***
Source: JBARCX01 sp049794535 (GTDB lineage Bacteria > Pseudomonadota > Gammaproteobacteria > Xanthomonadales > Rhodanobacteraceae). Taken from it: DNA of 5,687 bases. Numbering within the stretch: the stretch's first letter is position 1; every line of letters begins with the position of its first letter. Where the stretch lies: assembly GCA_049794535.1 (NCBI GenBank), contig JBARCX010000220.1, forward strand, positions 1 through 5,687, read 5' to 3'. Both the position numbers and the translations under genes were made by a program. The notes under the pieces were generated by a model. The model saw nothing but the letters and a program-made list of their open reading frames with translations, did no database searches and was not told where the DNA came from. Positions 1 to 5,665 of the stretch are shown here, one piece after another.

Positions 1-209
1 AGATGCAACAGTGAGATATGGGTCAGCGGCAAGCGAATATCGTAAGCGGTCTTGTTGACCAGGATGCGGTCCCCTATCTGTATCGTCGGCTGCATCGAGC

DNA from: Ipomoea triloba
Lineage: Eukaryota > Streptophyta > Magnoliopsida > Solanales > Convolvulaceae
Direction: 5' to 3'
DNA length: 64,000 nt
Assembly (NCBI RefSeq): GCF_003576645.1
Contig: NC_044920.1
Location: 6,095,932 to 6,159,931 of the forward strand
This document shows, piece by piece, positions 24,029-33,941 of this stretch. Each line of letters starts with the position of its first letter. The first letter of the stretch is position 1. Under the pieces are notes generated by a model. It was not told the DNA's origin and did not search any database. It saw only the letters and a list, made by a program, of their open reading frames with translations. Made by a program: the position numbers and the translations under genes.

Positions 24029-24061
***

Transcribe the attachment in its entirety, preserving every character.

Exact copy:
Source: JBARCX01 sp049794535 (GTDB lineage Bacteria > Pseudomonadota > Gammaproteobacteria > Xanthomonadales > Rhodanobacteraceae). Taken from it: DNA of 5,687 bases. Numbering within the stretch: the stretch's first letter is position 1; every line of letters begins with the position of its first letter. Where the stretch lies: assembly GCA_049794535.1 (NCBI GenBank), contig JBARCX010000220.1, forward strand, positions 1 through 5,687, read 5' to 3'. Both the position numbers and the translations under genes were made by a program. The notes under the pieces were generated by a model. The model saw nothing but the letters and a program-made list of their open reading frames with translations, did no database searches and was not told where the DNA came from. Positions 1 to 5,665 of the stretch are shown here, one piece after another.

Positions 1-209
1 AGATGCAACAGTGAGATATGGGTCAGCGGCAAGCGAATATCGTAAGCGGTCTTGTTGACCAGGATGCGGTCCCCTATCTGTATCGTCGGCTGCATCGAGC

DNA from: Ipomoea triloba
Lineage: Eukaryota > Streptophyta > Magnoliopsida > Solanales > Convolvulaceae
Direction: 5' to 3'
DNA length: 64,000 nt
Assembly (NCBI RefSeq): GCF_003576645.1
Contig: NC_044920.1
Location: 6,095,932 to 6,159,931 of the forward strand
This document shows, piece by piece, positions 24,029-33,941 of this stretch. Each line of letters starts with the position of its first letter. The first letter of the stretch is position 1. Under the pieces are notes generated by a model. It was not told the DNA's origin and did not search any database. It saw only the letters and a list, made by a program, of their open reading frames with translations. Made by a program: the position numbers and the translations under genes.

Positions 24029-24061